But why is Ryan going to such great lengths to thwart a cause that he is openly sympathetic to?

It is true that even if a Dreamer bill advances through the House, it will face an uphill battle in the Senate where the Senate Republican Majority Leader Mitch McConnell has, like Ryan, decided to take a stance against it. But if the House, that has distinguished itself by its decade-plus hostility to humane and pro-growth immigration policies that Reason has long championed, manages to push this bill through, McConnell's opposition will become far less sustainable. It will put moderate Republicans in the Senate on the spot and they might well demand a vote, which, if the bill gets, it will pass.

If Trump vetoes the bill at that stage, he will further energize Democrats to the polls in November. It could well undo the recent uptick in his approval ratings thanks to the improving economy (which his trade wars with friends and foes alike are already in the process of undoing). Hence, Ryan would rather help Trump cover his ass now than put Republican control of the House in even greater jeopardy.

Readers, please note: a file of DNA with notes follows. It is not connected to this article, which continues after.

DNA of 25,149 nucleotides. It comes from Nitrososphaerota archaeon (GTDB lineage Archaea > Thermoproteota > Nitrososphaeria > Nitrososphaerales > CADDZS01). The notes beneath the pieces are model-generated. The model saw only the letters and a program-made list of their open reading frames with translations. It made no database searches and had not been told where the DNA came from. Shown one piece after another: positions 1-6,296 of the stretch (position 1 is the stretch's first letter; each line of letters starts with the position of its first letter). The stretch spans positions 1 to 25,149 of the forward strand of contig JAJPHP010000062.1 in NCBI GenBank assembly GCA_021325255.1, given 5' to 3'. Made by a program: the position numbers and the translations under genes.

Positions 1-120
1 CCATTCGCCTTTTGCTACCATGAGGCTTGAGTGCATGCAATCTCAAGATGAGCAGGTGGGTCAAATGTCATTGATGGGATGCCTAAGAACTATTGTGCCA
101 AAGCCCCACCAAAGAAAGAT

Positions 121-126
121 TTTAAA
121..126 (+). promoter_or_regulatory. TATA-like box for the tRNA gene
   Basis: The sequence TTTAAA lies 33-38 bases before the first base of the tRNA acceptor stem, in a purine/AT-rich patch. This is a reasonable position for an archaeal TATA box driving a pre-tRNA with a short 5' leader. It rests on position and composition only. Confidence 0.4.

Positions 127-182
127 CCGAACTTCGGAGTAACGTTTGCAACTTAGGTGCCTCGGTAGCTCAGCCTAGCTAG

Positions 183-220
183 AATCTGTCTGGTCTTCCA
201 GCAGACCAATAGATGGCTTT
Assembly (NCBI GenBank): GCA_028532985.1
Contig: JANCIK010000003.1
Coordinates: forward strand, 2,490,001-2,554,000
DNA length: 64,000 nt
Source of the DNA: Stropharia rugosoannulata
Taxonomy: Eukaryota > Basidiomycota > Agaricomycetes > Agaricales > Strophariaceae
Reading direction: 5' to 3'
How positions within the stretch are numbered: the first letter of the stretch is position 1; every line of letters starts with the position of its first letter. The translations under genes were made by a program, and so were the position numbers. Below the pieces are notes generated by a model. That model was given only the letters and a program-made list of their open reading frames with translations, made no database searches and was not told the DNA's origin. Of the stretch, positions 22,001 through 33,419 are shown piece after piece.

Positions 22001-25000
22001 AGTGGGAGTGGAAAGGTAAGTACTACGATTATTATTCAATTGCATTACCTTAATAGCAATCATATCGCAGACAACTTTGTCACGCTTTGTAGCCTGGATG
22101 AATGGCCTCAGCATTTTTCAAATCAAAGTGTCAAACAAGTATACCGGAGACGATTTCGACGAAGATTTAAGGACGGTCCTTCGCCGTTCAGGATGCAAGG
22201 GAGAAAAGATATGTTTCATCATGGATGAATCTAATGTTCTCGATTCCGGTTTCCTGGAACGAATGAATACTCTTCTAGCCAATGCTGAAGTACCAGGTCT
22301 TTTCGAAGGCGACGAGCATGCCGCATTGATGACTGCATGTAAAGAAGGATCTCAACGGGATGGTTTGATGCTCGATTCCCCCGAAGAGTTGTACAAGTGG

But it is terribly myopic to set the policy of a party based on the whims of a capricious president.

Ryan, no doubt partly because of the difficulty of working with the president, is retiring at the end of the year. If there were ever a good time to put principle above party and support the newly woke Denham and Curbelo in finally doing the right thing, this would be it. This is especially the case given that in the long run this would help take the GOP back from nativists and restore its pro-immigrant bona fides, giving it a fighting chance to win in a rapidly diversifying America.

That he does not have the backbone to do so suggests that it is no tragedy he is leaving.